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Covariate selection for association screening in multiphenotype genetic studies

Nature Genetics volume 49, pages 17891795 (2017) | Download Citation


Testing for associations in big data faces the problem of multiple comparisons, wherein true signals are difficult to detect on the background of all associations queried. This difficulty is particularly salient in human genetic association studies, in which phenotypic variation is often driven by numerous variants of small effect. The current strategy to improve power to identify these weak associations consists of applying standard marginal statistical approaches and increasing study sample sizes. Although successful, this approach does not leverage the environmental and genetic factors shared among the multiple phenotypes collected in contemporary cohorts. Here we developed covariates for multiphenotype studies (CMS), an approach that improves power when correlated phenotypes are measured on the same samples. Our analyses of real and simulated data provide direct evidence that correlated phenotypes can be used to achieve increases in power to levels often surpassing the power gained by a twofold increase in sample size.

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H.A. and N.Z. were supported by NIH grant R03DE025665. H.A. was also supported by NIH grant R21HG007687, and N.Z. was also supported by NIH career development award K25HL121295 and NIH grant U01HG009080. C.J.P. was supported by NIH grant R00 ES023504.

Author information

Author notes

    • Peter Kraft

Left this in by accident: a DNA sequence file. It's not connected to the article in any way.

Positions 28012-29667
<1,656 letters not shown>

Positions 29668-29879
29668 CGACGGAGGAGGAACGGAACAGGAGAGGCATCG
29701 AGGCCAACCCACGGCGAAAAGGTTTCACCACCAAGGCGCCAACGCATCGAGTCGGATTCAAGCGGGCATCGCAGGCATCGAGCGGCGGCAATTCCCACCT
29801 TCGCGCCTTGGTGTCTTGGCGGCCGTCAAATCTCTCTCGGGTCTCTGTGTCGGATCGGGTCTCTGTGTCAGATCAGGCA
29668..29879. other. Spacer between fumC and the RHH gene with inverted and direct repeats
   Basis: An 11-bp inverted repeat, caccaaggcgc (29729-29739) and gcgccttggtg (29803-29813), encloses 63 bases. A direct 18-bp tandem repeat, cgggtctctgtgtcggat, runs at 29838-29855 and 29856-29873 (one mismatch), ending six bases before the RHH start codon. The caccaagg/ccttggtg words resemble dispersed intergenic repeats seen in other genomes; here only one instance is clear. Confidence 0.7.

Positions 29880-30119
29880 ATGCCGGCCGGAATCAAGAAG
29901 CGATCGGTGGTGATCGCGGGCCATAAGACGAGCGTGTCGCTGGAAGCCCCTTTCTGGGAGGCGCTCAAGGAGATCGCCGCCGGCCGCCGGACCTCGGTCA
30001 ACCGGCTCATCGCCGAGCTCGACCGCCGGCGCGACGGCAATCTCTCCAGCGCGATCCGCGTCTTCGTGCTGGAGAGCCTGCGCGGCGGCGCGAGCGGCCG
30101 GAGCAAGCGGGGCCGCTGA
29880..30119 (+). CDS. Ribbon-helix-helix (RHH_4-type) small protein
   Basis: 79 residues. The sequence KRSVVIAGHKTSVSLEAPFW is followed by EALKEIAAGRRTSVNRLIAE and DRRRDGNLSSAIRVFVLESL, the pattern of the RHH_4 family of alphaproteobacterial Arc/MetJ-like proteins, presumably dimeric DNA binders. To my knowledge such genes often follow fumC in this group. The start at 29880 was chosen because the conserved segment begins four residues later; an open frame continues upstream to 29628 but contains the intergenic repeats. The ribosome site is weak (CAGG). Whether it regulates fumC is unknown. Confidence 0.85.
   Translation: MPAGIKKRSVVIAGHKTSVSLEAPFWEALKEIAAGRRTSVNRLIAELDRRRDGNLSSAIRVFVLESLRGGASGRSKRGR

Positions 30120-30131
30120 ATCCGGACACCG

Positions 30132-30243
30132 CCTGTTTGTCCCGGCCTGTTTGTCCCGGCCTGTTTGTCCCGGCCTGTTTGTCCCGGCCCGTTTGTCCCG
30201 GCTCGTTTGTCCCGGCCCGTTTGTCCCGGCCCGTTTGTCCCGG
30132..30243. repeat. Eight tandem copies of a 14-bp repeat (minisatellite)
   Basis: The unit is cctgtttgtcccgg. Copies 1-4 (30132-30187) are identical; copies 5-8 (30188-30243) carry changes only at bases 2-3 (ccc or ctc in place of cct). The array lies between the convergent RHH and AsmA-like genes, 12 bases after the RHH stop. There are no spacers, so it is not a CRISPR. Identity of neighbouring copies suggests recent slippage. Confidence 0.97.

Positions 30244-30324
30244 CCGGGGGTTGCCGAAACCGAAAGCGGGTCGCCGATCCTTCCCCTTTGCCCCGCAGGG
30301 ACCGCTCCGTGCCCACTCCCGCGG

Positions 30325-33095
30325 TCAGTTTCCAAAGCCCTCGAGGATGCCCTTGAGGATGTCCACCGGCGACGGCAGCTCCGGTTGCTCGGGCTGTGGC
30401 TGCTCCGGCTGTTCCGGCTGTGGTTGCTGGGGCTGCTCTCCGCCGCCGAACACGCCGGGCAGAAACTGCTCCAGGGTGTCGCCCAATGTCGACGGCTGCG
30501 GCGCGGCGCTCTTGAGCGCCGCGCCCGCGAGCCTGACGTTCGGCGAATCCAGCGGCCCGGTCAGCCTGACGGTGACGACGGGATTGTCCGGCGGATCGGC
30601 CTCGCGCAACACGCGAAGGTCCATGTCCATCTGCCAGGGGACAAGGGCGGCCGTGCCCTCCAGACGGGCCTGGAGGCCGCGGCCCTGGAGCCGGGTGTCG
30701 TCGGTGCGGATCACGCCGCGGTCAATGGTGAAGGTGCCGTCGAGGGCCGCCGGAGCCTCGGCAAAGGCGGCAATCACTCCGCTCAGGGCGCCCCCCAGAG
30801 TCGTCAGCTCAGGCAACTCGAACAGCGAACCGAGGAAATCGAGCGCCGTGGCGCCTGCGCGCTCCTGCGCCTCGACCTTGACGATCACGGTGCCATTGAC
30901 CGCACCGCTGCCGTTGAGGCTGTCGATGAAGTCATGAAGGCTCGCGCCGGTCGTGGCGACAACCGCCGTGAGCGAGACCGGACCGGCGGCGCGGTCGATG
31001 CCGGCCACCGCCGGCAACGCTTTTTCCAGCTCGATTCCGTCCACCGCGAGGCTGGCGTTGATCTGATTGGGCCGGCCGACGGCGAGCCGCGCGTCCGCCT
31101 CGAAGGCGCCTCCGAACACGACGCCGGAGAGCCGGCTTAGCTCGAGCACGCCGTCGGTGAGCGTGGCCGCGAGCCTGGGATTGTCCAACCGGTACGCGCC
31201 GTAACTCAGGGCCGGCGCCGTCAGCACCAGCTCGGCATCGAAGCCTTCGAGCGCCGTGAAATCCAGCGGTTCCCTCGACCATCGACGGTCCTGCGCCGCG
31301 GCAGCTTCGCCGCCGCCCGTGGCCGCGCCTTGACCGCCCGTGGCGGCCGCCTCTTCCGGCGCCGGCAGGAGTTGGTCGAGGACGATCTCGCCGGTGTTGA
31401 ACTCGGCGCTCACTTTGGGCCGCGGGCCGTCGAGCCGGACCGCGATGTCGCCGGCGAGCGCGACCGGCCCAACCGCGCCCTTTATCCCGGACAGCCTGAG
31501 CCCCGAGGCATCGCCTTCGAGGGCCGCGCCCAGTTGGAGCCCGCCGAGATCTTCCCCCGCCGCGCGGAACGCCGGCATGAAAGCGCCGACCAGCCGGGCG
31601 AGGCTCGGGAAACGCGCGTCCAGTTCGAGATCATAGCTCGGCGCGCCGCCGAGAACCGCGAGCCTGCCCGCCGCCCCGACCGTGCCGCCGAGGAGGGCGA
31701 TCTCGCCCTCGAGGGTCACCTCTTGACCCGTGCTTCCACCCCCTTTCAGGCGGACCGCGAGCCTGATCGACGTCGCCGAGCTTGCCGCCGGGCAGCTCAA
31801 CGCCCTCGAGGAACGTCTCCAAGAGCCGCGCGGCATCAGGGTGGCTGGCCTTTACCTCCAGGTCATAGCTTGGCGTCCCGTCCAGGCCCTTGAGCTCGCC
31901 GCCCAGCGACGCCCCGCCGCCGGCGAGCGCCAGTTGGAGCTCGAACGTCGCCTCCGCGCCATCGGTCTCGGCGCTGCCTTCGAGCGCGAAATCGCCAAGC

•  & Noah Zaitlen

    These authors jointly directed this work.


  1. Centre de Bioinformatique, Biostatistique et Biologie Intégrative (C3BI), Institut Pasteur, Paris, France.

    • Hugues Aschard
    •  & Vincent Guillemot
  2. Department of Epidemiology, Harvard TH Chan School of Public Health, Boston, Massachusetts, USA.

    • Hugues Aschard
    •  & Peter Kraft
  3. Program in Genetic Epidemiology and Statistical Genetics, Harvard T.H. Chan School of Public Health, Boston, Massachusetts, USA.

    • Hugues Aschard
    •  & Peter Kraft
  4. Bioinformatics Research Centre, Aarhus University, Aarhus, Denmark.

    • Bjarni Vilhjalmsson
  5. Department of Biomedical Informatics, Harvard Medical School, Boston, Massachusetts, USA.

    • Chirag J Patel
  6. Division of Infectious Diseases, Department of Medicine, Brigham and Women's Hospital, Harvard Medical School, Boston, Massachusetts, USA.

    • David Skurnik
  7. Massachusetts Technology and Analytics, Brookline, Massachusetts, USA.

    • David Skurnik
  8. Department of Microbiology, Necker Hospital, University Paris-Descartes, Paris, France

    • David Skurnik
  9. Institut Necker–Enfants Malades, INSERM U1151–Equipe 11, Paris, France.

    • David Skurnik
  10. Department of Epidemiology and Biostatistics, Institute of Human Genetics, San Francisco, California, USA.

    • Chun J Ye
  11. Center for Gastrointestinal Oncology, Dana-Farber Cancer Institute, Harvard Medical School, Boston, Massachusetts, USA.

    • Brian Wolpin
  12. Department of Biostatistics, Harvard TH Chan School of Public Health, Boston, Massachusetts, USA.

    • Peter Kraft
  13. Department of Medicine, University of California, San Francisco, San Francisco, California, USA.

    • Noah Zaitlen


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H.A. conceived the approach and performed all real-data analyses. H.A., N.Z., B.V., C.J.P., D.S., and P.K. contributed substantially to improving the approach and the study design. C.J.Y. contributed to the quality control and analysis of the gEUVADIS data. B.W. collected the metabolite data and contributed to quality control and analysis of the metabolite data. H.A. and N.Z. conceptualized and performed the simulation study. V.G. contributed to the simulation study. H.A. and N.Z. wrote the manuscript.

Competing interests

The authors declare no competing financial interests.

Corresponding author

Correspondence to Hugues Aschard.

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